Those who sold a kidney, for example, would benefit in three ways. They would know that they saved a life or liberated someone from dialysis and the fear of death; they would benefit themselves and others by helping to remove, or substantially reduce, the risk of death from organ failure; and they would be rewarded financially.

Prices would have to be high enough to attract sellers into the market, but dialysis and other alternative care do not come cheap. There is no doubt that a price could be fixed that would save both lives and the NHS money.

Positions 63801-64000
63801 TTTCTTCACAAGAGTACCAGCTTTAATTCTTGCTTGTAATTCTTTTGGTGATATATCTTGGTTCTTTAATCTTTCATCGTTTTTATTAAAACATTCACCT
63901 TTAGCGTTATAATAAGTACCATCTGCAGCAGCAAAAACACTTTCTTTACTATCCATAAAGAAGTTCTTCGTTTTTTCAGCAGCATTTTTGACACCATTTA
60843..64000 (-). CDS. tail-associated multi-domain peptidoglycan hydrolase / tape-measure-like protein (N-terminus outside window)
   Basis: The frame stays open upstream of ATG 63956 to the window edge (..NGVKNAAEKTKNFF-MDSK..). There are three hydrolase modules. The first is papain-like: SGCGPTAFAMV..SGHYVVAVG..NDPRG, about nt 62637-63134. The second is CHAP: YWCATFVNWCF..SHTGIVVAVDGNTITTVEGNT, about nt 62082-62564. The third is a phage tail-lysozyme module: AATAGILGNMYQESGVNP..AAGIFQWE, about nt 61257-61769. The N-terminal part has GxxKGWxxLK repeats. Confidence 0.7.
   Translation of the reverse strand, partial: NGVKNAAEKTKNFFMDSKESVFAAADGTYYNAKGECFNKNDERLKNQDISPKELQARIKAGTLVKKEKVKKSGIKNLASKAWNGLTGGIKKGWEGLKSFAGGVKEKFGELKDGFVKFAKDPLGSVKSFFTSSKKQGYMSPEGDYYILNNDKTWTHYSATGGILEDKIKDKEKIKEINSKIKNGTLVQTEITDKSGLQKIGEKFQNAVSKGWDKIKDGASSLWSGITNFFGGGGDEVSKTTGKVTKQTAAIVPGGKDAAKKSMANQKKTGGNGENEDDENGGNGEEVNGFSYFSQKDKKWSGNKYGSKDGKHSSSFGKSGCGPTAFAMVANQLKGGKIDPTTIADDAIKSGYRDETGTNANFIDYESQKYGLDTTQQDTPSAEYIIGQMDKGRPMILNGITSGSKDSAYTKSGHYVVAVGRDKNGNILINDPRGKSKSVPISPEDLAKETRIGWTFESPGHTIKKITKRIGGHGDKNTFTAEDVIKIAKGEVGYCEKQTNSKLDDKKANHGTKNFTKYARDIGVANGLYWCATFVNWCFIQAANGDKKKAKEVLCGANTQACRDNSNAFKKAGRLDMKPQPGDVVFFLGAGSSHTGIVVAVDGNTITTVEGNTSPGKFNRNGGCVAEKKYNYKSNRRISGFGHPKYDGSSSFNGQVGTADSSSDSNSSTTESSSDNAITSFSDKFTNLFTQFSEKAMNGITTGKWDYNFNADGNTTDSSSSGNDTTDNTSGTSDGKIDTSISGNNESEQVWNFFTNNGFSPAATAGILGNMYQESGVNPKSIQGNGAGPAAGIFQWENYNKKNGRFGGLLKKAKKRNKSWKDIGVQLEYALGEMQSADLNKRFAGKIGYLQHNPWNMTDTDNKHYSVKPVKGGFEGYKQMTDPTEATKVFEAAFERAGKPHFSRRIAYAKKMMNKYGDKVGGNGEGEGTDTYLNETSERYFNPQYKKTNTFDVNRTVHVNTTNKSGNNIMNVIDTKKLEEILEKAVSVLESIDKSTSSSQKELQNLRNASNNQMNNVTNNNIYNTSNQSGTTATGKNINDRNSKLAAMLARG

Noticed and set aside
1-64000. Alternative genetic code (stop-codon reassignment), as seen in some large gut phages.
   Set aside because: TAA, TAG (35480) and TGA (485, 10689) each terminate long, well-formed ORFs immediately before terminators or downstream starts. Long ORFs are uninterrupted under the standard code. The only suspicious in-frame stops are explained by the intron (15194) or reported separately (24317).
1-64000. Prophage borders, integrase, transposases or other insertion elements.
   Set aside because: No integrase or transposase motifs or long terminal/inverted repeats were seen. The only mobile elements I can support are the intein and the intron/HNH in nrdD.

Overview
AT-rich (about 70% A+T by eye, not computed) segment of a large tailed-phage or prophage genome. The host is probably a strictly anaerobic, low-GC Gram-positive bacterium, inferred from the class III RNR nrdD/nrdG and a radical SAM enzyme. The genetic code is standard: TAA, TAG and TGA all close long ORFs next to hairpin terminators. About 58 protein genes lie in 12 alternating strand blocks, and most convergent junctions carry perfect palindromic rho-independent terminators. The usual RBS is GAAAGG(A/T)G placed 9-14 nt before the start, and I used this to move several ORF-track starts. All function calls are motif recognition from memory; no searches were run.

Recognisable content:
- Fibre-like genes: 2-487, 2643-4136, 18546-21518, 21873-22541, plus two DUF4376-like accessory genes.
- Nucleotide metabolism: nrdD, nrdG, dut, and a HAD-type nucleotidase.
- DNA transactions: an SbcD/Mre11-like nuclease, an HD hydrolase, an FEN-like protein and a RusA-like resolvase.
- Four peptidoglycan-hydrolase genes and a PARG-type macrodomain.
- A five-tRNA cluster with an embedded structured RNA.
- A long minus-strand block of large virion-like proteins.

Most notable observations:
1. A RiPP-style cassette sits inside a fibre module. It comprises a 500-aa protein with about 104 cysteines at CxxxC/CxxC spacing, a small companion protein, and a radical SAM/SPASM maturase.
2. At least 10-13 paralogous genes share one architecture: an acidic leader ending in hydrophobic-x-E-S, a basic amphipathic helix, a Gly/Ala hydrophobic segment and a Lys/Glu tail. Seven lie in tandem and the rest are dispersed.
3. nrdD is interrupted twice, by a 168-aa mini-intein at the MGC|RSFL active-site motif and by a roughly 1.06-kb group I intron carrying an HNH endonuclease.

Of course, by bringing cash into the equation, people might be doing something that they might not do if it weren’t for the money. But that is not coercion — and almost all of us who work for a living do that every day.

Giving up an organ is a big thing to do, but good people often wish to do big things for others. The choice must be free, but those who did choose to sell an organ would be doing something truly wonderful.

By, John Harris, Professor of Bioethics and Director of the Institute for Science, Ethics and Innovation at The University of Manchester

Ethics and Engagement

Today, all sorts of people are supposed to know about science. An article on the BBC this morning, ‘Children’s science questions ‘stump many parents’’, documented how many parents were “embarrassed” by their “failure” to answer questions like ‘how much does the earth weigh?’. Why, exactly, parents should know this rather esoteric fact is not, however, discussed.